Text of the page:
The notion of people as pollution is not a new one. It is certainly a sign of the times that the recently appointed Director of the Bureau of Land Management believes that having children is an environmental threat, but from at least the 18th Century when English eugenicist Thomas Malthus published An Essay on the Principles of Population the question of who counts as a person (to paraphrase the title of the magnificent work by the late Fr. John Kavanaugh, S.J.) has been debated.
In Laudato Si’, the second encyclical of Pope Francis, the relationship between care for the poor and care for the environment is described as a necessary one. Instead of seeing the poor and vulnerable of the world as a part of the problem - the view taken by Margaret Sanger, John D. Rockefeller, and Bill Gates, to name a few - the Holy Father sees them as victims of our “throwaway culture” who have “a right to life and happiness” and are “endowed with unique dignity.”
The pope’s message, which is both ancient and new, takes on a particular importance in this Ignatian Year and in light of the fourth of the Universal Apostolic Preferences (UAPs) of the Society of Jesus: “to collaborate in the care of our Common Home.” Collaboration, for the Society of Jesus and for its most famous living member, means embarking on a mission with others as well as for others. Any attempts at “saving the planet” that involve the type of cultural imperialism that defined the past (and present) can’t be seen as collaboration.
Yet, because the oligarchs who make global decisions are both eugenicists and materialists, the words of Francis are like a cry in the wilderness. This pragmatic, imperialist approach to the world’s problems forgets that there are consequences for those who don’t have a voice in the process, and that any decision that adversely affects these vulnerable groups is necessarily counterproductive.
In one of the most important statements in Laudato Si’ the Holy Father points out that “The human environment and the natural environment deteriorate together; we cannot adequately combat environmental degradation unless we attend to causes related to human and social degradation.” The separation of people from the environment, whereby their existence becomes problematic for the sustainability of the earth, does no justice to either the planet or the human race.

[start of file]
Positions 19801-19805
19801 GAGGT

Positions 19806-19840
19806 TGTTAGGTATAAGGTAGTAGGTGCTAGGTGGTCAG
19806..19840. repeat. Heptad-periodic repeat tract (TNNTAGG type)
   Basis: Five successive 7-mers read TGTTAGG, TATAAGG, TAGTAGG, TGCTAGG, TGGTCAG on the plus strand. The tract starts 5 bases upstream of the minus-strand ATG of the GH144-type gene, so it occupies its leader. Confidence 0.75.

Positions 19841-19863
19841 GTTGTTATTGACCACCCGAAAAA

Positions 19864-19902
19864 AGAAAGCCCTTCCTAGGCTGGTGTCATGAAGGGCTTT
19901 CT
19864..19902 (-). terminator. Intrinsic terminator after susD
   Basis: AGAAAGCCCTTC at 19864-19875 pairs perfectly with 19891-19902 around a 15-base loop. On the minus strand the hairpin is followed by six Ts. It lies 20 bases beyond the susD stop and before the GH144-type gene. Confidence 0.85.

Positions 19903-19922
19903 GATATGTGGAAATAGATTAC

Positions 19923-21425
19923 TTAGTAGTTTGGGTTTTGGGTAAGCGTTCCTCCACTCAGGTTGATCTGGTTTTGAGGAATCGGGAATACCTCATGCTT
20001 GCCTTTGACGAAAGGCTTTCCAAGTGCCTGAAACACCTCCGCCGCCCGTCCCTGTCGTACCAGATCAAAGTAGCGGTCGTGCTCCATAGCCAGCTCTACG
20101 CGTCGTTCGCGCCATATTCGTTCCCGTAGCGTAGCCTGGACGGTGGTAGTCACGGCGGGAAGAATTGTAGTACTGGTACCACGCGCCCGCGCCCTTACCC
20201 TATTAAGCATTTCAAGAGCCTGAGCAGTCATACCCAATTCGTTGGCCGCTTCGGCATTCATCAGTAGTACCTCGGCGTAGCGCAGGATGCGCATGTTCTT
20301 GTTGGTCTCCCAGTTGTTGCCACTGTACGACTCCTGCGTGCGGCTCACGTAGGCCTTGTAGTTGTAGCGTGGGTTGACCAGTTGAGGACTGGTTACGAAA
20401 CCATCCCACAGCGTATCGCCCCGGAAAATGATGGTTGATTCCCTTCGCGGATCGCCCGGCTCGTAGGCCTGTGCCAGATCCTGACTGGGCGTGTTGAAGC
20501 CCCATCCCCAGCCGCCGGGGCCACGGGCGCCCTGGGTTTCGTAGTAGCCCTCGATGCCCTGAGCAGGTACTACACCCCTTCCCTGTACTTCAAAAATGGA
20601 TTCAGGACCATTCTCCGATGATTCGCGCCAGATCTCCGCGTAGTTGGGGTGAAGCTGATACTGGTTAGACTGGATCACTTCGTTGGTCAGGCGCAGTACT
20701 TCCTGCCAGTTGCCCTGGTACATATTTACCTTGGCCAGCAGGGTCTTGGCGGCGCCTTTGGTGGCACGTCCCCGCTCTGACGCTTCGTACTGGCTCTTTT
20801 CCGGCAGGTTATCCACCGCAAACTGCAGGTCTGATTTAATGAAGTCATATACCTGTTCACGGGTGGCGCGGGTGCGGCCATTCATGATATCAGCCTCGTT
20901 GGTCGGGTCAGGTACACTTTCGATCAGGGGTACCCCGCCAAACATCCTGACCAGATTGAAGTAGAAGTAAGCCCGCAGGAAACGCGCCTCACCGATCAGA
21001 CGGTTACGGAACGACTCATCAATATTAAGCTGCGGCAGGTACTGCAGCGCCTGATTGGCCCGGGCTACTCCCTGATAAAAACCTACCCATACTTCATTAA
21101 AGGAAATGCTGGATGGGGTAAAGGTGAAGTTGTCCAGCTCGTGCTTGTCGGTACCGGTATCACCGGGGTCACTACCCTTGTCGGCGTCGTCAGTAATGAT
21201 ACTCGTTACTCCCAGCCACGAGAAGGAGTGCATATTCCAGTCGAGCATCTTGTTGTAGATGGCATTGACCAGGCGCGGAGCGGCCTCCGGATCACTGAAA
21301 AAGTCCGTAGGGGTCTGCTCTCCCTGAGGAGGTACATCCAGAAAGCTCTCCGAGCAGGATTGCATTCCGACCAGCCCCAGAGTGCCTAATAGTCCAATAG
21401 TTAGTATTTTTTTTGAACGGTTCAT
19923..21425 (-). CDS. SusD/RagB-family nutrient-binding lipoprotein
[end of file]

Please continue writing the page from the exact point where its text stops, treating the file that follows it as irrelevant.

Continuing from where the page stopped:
The First World approach, whereby the rest of the world is seen as a problem to be solved rather than a community to be embraced, has as its default setting a mindset where “instead of resolving the problems of the poor and thinking of how the world can be different, some can only propose a reduction in the birth rate...which make economic assistance contingent on certain policies of ‘reproductive health’.” That sounds a lot more like coercion (or blackmail) than cooperation.
This fourth UAP, like the others, is worded very thoughtfully and intentionally. Care for our Common Home is one of those causes that no thinking person could be against, yet that is its danger. When turned over to those whose concerns are promotion of a particular ideology rather than of the universal human family, then, as history has shown, the powerful can make easy work of the vulnerable in the name of a good cause.
And so that is why the insertion of the phrase “to collaborate” is so important, and why it is essential to always follow the Church’s perennial teaching - particularly as laid out for our time in Laudato Si’. Otherwise it would be very easy to side with the “people as pollution” crowd rather than Pope Francis, the Church, and all people of good will who, because they recognize that human worth transcends political or economic clout, have a “people as solution” orientation.
Early on in Laudato Si’ Pope Francis quotes Bartholomew, Ecumenical Patriarch of Constantinople. The Orthodox counterpart to the pope stated that “as Christians, we are...called to accept the world as a sacrament of communion, as a way of sharing with God and our neighbours on a global scale.” Sharing with God and our neighbor is known as collaboration, and it is only within this context - that of a sacrament of communion - that someday we will find room for all people in our Common Home .